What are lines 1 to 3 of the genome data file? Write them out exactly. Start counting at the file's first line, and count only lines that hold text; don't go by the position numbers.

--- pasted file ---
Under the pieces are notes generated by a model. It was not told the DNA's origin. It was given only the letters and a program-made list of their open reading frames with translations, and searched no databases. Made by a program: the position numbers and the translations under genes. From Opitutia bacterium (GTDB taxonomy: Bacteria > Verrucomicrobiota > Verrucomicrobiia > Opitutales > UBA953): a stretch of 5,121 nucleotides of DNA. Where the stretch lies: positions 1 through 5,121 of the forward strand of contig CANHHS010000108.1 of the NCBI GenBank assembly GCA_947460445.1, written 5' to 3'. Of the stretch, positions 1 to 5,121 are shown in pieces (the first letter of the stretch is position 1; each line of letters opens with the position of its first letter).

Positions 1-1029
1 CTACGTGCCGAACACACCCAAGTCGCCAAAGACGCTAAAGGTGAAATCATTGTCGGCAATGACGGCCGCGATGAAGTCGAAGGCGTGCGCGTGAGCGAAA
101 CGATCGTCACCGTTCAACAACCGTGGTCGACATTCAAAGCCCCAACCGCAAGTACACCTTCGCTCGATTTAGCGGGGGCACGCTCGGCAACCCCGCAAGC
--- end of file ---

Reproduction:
Under the pieces are notes generated by a model. It was not told the DNA's origin. It was given only the letters and a program-made list of their open reading frames with translations, and searched no databases. Made by a program: the position numbers and the translations under genes. From Opitutia bacterium (GTDB taxonomy: Bacteria > Verrucomicrobiota > Verrucomicrobiia > Opitutales > UBA953): a stretch of 5,121 nucleotides of DNA. Where the stretch lies: positions 1 through 5,121 of the forward strand of contig CANHHS010000108.1 of the NCBI GenBank assembly GCA_947460445.1, written 5' to 3'. Of the stretch, positions 1 to 5,121 are shown in pieces (the first letter of the stretch is position 1; each line of letters opens with the position of its first letter).

Positions 1-1029
1 CTACGTGCCGAACACACCCAAGTCGCCAAAGACGCTAAAGGTGAAATCATTGTCGGCAATGACGGCCGCGATGAAGTCGAAGGCGTGCGCGTGAGCGAAA